Glutamine synthetase (GS) catalyzes the ATP-dependent condensation of NH3 with glutamate to produce glutamine. In plants GS is an octameric enzyme and is located either in the cytoplasm (GS1) or in the chloroplast (GS2). Two distinct classes of GS1 genes with unique 3′-untranslated region (3′UTR) have been identified in alfalfa. We have demonstrated that the two classes exhibit differential expression pattern in the different plant organs suggesting different functional roles for the different isozymes. To determine the functional significance ofss the two classes of GS1 genes in alfalfa, we have utilized antisense gene constructs aimed specifically at the 3′UTR of the two GS1 genes and introduced them individually into alfalfa. Our data show that the gene constructs are effective in lowering the corresponding transcript level very effectively though there were organ-specific differences in the level of reduction. No transcript corresponding to the antisense gene construct was detected in any of the alfalfa transformants though they accumulated to significant levels in transgenic tobacco containing the same construct. This suggests that the antisense transcript was not stable in the presence of the homologous target sequence. Transgenic alfalfa with up to 80% reduction in the transcript level corresponding to each gene class, however, showed no reduction in GS activity or GS1 polypeptide level. The results suggest that GS1 mRNA levels are not rate-limiting for GS1 polypeptide synthesis and that GS1 levels are controlled both at the transcriptional and translational/post-translational level.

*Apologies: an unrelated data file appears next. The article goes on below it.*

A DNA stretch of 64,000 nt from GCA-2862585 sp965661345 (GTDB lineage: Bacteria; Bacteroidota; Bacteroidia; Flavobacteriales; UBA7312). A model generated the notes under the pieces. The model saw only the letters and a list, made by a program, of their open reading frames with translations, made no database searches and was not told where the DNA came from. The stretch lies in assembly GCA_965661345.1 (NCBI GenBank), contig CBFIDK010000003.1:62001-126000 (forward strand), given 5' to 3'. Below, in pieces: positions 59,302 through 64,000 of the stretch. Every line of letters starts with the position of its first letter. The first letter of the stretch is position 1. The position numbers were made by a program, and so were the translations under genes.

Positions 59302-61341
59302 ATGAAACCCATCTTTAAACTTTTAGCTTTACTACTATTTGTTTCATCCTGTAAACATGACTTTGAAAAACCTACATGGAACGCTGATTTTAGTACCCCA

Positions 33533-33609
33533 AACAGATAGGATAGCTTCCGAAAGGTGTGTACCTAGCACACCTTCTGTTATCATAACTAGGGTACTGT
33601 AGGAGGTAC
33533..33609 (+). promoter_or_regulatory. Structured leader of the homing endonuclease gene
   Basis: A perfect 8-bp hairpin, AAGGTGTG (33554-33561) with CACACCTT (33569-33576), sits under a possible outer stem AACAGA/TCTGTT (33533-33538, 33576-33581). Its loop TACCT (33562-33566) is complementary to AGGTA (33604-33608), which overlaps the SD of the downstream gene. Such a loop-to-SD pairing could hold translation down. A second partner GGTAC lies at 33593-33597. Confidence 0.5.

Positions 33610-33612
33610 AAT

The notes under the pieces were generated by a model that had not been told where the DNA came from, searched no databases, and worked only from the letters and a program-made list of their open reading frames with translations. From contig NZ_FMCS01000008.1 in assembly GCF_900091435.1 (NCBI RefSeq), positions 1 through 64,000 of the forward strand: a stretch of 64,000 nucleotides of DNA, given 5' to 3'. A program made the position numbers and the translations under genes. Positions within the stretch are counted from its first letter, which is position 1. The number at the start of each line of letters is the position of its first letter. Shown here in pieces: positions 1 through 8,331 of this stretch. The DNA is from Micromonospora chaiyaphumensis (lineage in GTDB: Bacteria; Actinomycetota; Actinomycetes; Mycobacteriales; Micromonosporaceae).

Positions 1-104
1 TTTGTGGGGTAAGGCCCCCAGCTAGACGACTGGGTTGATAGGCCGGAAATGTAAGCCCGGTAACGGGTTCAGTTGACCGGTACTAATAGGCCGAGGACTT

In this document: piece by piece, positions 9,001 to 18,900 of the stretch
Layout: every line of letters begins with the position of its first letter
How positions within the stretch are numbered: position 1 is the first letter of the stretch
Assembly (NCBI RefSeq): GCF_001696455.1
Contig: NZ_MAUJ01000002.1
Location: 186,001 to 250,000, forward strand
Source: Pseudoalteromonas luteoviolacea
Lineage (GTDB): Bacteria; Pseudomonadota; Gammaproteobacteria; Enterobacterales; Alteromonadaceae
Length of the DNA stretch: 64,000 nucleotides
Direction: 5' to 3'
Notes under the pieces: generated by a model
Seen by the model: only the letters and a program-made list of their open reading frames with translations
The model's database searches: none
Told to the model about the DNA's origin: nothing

Plant Molecular Biology – Springer Journals
Published: Oct 6, 2004
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